|Many top logistical systems are foreign-owned, so Vietnam needs new strategies to avoid dependence, photo Le Toan |
Nguyen Dinh Tung, CEO of fruit enterprise T&T Vina, said that agricultural product exporters are dependent on foreign airlines, and shipping costs are dependent on them. Fruit transported by rail, road, and waterway are easily damaged, reducing competitiveness.
“Logistics costs of agricultural products in Vietnam are too expensive, accounting for 20-25 per cent of the goods’ value, while this rate in Thailand is 12 per cent, and an average of 14 per cent globally,” Tung said.
“Agricultural products of other countries may not be better than Vietnam in quality, but they are better in price. Our logistics costs are much higher than other markets, so it is too difficult to compete,” he added.
Nguyen Nam Phuong Thao, business manager of dragon fruit exporter Hoang Phat Fruit in the Mekong Delta province of Long An, said freight fees have already decreased so the output of fruit exported to other markets has increased substantially. However, the cost of moving products to other countries is still high because of a rise in costs of seaport services, loading, unloading, and storage.
“The fees are high but the shipping time is too long. For example, it takes 30 days to ship dragon fruit from Ho Chi Minh City to Europe by sea, while the storage time of dragon fruit is only 35 days, so the product only has days left on the shelves. Therefore, sometimes our fruits change colour and reduce in quality due to the sudden increase in temperature during transportation,” Thao said.
Nguyen Tu Uyen, director of CMU Logistics Transportation Services, admitted that Vietnamese agricultural products are good enough but faced many disadvantages to exporting. Compared with neighbouring countries, transportation by air and sea to other markets is much easier from the likes of Thailand than from Vietnam, and its prices are just over $1 per kg lower than from Hanoi and Ho Chi Minh City.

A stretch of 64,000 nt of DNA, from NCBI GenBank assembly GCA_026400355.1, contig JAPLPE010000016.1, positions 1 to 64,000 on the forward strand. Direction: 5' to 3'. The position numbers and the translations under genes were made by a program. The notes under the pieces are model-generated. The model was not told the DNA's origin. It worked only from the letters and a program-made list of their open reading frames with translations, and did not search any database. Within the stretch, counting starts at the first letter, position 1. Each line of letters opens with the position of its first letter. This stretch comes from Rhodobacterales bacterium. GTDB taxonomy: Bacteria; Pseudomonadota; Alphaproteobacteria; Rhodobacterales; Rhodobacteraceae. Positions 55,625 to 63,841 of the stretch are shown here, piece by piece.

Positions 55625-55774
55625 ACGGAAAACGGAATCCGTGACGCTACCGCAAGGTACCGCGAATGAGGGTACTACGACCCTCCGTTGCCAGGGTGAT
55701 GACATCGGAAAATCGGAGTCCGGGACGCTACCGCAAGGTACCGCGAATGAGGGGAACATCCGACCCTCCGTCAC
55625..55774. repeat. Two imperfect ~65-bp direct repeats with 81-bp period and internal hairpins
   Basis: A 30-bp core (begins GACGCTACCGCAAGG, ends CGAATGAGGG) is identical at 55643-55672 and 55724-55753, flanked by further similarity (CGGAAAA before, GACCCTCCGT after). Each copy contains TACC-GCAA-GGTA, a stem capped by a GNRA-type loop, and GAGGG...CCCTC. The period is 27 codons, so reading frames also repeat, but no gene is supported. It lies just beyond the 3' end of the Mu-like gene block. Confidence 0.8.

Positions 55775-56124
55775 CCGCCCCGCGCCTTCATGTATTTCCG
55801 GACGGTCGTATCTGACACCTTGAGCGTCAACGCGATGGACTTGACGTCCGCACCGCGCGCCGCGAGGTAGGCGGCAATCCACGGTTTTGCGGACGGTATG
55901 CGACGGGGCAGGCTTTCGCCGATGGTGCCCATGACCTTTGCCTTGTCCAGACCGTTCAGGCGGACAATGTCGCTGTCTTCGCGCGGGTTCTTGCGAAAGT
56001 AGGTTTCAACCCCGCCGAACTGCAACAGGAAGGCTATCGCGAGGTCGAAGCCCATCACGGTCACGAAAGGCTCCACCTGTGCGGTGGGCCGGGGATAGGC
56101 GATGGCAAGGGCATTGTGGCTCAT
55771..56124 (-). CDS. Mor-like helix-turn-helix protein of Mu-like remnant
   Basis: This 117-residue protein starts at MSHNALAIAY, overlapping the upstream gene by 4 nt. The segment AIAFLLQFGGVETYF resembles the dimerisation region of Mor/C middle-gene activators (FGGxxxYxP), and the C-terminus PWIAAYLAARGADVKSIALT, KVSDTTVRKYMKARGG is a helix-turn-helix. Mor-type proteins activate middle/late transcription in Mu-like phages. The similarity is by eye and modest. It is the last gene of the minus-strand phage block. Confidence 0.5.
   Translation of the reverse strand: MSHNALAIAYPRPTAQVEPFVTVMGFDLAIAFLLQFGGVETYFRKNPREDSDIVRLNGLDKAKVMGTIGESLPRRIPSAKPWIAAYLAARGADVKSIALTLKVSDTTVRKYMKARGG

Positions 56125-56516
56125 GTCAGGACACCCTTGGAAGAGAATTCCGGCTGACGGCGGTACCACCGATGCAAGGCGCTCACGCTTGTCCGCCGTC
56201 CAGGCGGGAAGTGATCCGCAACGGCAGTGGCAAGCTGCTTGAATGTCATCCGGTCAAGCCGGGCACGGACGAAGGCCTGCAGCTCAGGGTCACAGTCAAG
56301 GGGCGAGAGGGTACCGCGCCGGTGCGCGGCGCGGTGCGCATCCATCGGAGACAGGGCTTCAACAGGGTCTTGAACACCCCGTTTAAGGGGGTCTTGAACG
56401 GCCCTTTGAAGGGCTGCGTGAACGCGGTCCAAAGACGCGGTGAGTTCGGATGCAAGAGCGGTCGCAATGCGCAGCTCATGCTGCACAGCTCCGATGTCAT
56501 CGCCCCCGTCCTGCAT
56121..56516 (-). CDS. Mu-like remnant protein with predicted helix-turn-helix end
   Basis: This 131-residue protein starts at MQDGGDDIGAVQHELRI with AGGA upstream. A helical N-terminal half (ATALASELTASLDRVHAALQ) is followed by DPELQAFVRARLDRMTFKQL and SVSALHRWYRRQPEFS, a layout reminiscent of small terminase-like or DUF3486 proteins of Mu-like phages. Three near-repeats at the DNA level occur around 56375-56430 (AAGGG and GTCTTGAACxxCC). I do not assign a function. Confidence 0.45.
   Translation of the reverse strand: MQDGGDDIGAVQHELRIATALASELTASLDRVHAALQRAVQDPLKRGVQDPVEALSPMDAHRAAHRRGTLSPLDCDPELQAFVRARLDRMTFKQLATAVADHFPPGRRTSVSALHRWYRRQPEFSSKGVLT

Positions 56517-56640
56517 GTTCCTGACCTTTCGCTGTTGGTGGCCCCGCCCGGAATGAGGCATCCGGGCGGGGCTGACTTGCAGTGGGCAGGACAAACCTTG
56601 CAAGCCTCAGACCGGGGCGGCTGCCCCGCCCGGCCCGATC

“The warehouse system is fragmented, and agricultural processing facilities are still lacking and small in scale,” Uyen said. “There is not much cool and cold storage for agricultural products. Shipping lines and airlines operating in Vietnam are mostly foreign-owned, so businesses are dependent on freight rates, transit time, and shipping schedule.”
According to the Ministry of Agriculture and Rural Development, in the first half of 2023, the total export turnover of agro-forestry-fishery products reached $24.59 billion, down 11.1 per cent on-year. Exports for the whole year are projected to reach $55 billion, an increase of 3.4 per cent compared to 2022.
A report from the World Bank last year said that in addition to solutions for trade promotion like marketing and advertising to access international markets, logistics and storage systems play an important role in enhancing the value chain of Vietnamese agricultural products.
“We should increase investment in logistics infrastructure for agricultural products, especially in key areas. Connecting waterways, roads, and railways should be strengthened,” said Uyen of CMU. Particularly, the government should enhance investment in development of road infrastructure connecting raw material areas in the Mekong Delta region so that farmers and cooperatives can easily bring agricultural products to export markets with the best quality.
Ho Thi Thu Hoa, president of the Vietnam Logistics Research and Development Institute, said it is necessary to build policies for the development of the cold chain logistics ecosystem.
“We need land planning for logistics clusters, and post-harvest processing centres, as well as improve legal framework related to regional connectivity,” Hoa said.
She proposed to boost the links of the Vietnam Logistics Business Association and Vietnam Fruit & Vegetables Association alongside other related organisations and agencies.
“It is necessary to work with others and create an integrated logistics chain for exported agricultural products to reduce costs and save time, and cross-linking among agricultural product exporters to expand the network,” Hoa emphasised.
Ho Chi Minh City to build seven logistics centres
Ho Chi Minh City People’s Committee announced it will develop seven logistics centres by 2025 in Thu Duc Hi-Tech Park, Cat Lai, Long Binh, Linh Trung, Cu Chi, Hiep Phuoc, and Tan Kien. The city is also calling for investment into four other centres, and is conducting a review and statistics of centralised warehouses to invest in upgrading and completing the transport system connecting the region, including roads, waterways, airways, and railways.